Communication Skills: A Core Part of Software Engineering
When you imagine a typical software engineer, what do you imagine? A grim-looking, withdrawn person in glasses, who enjoys coding quietly, alone, and hates having to interact with other people? This stereotype should be long gone soon, as the software development world is changing, and soft skills like communication are on the rise.
All modern software development frameworks emphasize the importance of communication. One of the core values of the Agile manifesto is that “individuals and interactions are more important than processes and tools.” Does that sound counterintuitive? Let’s analyze what is behind this principle.
Imagine the following case. A software development team utilizes Scrum methodology. In the middle of the sprint, the product owner tells the project manager that another feature has to be added to this sprint. He recently learned that a competing company was going to deliver a similar functionality soon, and the team needs to implement it before the rivals to avoid being left in the dust.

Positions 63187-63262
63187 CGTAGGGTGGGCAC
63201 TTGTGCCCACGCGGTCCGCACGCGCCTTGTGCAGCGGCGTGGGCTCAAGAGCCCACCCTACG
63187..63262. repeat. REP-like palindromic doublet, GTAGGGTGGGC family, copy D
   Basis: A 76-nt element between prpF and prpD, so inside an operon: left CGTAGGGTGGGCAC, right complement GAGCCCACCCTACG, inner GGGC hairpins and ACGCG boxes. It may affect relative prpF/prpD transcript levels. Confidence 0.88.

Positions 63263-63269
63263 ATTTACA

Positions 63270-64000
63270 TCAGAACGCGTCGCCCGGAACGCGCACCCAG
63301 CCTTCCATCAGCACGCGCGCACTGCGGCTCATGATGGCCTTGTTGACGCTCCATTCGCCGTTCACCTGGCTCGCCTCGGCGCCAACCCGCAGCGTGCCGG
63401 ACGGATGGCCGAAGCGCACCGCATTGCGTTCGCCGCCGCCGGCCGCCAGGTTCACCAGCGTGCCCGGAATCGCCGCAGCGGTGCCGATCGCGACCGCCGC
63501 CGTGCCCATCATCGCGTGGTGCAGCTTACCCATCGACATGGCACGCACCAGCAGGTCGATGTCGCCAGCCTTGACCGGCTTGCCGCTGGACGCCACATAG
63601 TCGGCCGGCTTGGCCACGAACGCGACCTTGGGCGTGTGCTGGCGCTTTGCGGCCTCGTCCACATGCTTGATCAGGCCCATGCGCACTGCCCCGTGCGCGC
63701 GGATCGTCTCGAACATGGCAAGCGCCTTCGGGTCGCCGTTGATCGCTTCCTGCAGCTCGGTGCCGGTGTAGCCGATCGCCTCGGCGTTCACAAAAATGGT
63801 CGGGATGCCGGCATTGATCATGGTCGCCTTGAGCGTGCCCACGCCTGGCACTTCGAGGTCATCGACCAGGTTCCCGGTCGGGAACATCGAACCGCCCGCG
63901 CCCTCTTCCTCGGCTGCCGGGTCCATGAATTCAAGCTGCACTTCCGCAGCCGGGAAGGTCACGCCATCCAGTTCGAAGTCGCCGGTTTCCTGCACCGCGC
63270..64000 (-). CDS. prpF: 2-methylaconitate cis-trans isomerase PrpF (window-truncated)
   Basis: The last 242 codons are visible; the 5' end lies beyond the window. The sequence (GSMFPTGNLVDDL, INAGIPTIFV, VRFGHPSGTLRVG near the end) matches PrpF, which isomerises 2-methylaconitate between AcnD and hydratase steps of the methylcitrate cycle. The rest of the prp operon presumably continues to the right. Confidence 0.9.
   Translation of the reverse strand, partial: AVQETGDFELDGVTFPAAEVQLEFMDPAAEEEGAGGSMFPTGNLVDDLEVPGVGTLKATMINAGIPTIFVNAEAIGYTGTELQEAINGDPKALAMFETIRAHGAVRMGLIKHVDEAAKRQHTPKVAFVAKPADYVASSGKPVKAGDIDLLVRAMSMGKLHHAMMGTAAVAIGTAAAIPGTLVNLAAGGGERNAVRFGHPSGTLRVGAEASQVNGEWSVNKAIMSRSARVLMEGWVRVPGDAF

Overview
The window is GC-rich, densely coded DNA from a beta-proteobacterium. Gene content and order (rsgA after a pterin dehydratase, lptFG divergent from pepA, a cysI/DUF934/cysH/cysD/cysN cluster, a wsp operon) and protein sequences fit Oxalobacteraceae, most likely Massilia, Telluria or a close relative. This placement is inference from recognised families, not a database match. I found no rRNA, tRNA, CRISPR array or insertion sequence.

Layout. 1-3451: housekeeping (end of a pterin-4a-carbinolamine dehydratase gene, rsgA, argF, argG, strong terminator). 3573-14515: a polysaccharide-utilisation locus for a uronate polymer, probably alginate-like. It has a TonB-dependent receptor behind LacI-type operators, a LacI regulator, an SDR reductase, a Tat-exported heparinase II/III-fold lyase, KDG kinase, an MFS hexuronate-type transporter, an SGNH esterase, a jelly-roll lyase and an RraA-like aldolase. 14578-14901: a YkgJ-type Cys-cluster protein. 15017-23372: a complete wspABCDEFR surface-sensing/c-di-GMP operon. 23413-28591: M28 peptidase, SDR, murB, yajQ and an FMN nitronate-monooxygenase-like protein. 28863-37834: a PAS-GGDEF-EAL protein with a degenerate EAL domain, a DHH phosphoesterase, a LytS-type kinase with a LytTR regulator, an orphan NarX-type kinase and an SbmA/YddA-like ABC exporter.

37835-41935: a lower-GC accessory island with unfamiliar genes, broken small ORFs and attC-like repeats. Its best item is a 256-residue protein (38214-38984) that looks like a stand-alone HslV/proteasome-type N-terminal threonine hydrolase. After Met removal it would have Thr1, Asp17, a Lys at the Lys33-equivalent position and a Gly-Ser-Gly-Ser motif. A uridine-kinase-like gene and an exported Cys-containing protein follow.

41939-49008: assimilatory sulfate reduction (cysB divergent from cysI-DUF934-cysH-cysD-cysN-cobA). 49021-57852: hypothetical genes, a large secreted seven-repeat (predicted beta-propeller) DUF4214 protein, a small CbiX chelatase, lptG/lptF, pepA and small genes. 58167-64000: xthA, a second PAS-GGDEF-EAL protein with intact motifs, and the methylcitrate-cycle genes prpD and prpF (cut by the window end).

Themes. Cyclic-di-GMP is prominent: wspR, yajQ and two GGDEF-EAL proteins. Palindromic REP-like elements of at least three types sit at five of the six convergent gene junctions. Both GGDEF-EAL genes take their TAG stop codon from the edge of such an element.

The process tells us that no items can be added to the sprint after it has already started. However, the project manager understands the business need for such a change. She gives a rundown of the situation to the team, and they are motivated by the feeling of competition. The sprint is restructured, the feature is added and implemented, and even though another user story is postponed until the next sprint, the business goal is met. Everyone wins.
For another example, let’s have a look at software development lifecycle. It starts with preparing requirements. What if the product owner fails to convey his ideas clearly? The result may be a product that is vastly different from what he had in mind. After requirements are ready, the developer needs to study those carefully to design each feature. What if she sees any inconsistencies? If the developer fails to communicate these inconsistencies effectively to other members of the team, it can lead to major issues down the road. What if during testing, a quality assurance engineer describes bug improperly? A lot of precious time might be wasted.